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Racial Discrimination in Labor Markets with Posted Wage Offers

Author

Listed:
  • Kevin Lang

    () (Institute for Economic Development, Boston University)

  • Michael Manove

    () (Institute for Economic Development, Boston University)

  • William T. Dickens

    () (The Brookings Institution)

Abstract

We analyze race discrimination in labor markets in which wage offers are posted. If employers with job vacancies receive multiple applicants, they choose the most qualified but may choose arbitrarily among equally qualified applicants. In the model, firms post wages, workers choose where to apply, and firms decide which workers to hire. Labor-market frictions greatly amplify racial disparities, so mild discriminatory tastes or small productivity differences can produce large wage differentials between the races. Compared with the nondiscriminatory equilibrium, the discriminatory equilibrium features lower net output, lower wages for both white and black workers and greater profits for firms.

Suggested Citation

  • Kevin Lang & Michael Manove & William T. Dickens, 2005. "Racial Discrimination in Labor Markets with Posted Wage Offers," Boston University - Department of Economics - The Institute for Economic Development Working Papers Series dp-145, Boston University - Department of Economics.
  • Handle: RePEc:bos:iedwpr:dp-145
    as

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    File URL: http://www.bu.edu/econ/ied/dp/papers/dp145-Lang-Manove.pdf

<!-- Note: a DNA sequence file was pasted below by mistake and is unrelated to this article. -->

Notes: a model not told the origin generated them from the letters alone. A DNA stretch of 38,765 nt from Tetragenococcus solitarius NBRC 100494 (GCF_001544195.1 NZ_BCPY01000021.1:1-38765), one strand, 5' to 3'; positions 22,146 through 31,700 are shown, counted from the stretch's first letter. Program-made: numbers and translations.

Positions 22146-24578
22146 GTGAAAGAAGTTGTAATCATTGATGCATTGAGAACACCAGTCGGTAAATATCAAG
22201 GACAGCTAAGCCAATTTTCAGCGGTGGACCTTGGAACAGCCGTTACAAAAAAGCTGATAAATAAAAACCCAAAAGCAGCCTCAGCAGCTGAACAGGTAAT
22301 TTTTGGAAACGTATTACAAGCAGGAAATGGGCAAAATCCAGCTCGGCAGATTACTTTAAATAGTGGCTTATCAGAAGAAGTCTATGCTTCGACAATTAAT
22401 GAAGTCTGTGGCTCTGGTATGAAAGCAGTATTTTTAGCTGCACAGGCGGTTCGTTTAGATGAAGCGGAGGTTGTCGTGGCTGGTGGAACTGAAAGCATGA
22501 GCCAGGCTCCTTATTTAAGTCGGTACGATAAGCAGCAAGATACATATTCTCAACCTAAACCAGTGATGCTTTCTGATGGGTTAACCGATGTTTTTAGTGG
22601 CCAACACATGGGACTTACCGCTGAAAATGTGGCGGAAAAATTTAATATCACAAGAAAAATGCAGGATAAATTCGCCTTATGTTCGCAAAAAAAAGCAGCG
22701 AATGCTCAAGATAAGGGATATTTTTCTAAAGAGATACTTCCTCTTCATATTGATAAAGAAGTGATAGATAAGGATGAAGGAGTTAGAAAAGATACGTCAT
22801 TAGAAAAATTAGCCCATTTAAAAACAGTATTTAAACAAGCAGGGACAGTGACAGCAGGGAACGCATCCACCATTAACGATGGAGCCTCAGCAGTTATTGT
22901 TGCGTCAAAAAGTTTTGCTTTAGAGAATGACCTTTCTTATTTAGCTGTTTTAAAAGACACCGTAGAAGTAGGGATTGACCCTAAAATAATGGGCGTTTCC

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    References listed on IDEAS

    as
    1. Shi, Shouyong, 2006. "Wage differentials, discrimination and efficiency," European Economic Review, Elsevier, vol. 50(4), pages 849-875, May.
    2. Kevin Lang & Michael Manove & William T. Dickens, 2005. "Racial Discrimination in Labor Markets with Posted Wage Offers," American Economic Review, American Economic Association, vol. 95(4), pages 1327-1340, September.
    3. Fudenberg, Drew & Levine, David K, 1993. "Self-Confirming Equilibrium," Econometrica, Econometric Society, vol. 61(3), pages 523-545, May.
    4. Moen, Espen R, 1997. "Competitive Search Equilibrium," Journal of Political Economy, University of Chicago Press, vol. 105(2), pages 385-411, April.
    5. Moen, Espen R, 2002. "Do Good Workers Hurt Bad Workers - or is it the Other Way Around?," CEPR Discussion Papers 3471, C.E.P.R. Discussion Papers.
    6. James D. Montgomery, 1991. "Equilibrium Wage Dispersion and Interindustry Wage Differentials," The Quarterly Journal of Economics, Oxford University Press, vol. 106(1), pages 163-179.
    7. Robert Shimer, 2005. "The Assignment of Workers to Jobs in an Economy with Coordination Frictions," Journal of Political Economy, University of Chicago Press, vol. 113(5), pages 996-1025, October.
    8. Kevin Lang, 1991. "Persistent Wage Dispersion and Involuntary Unemployment," The Quarterly Journal of Economics, Oxford University Press, vol. 106(1), pages 181-202.
    Full references (including those not matched with items on IDEAS)

    More about this item

    JEL classification:

    • J70 - Labor and Demographic Economics - - Labor Discrimination - - - General

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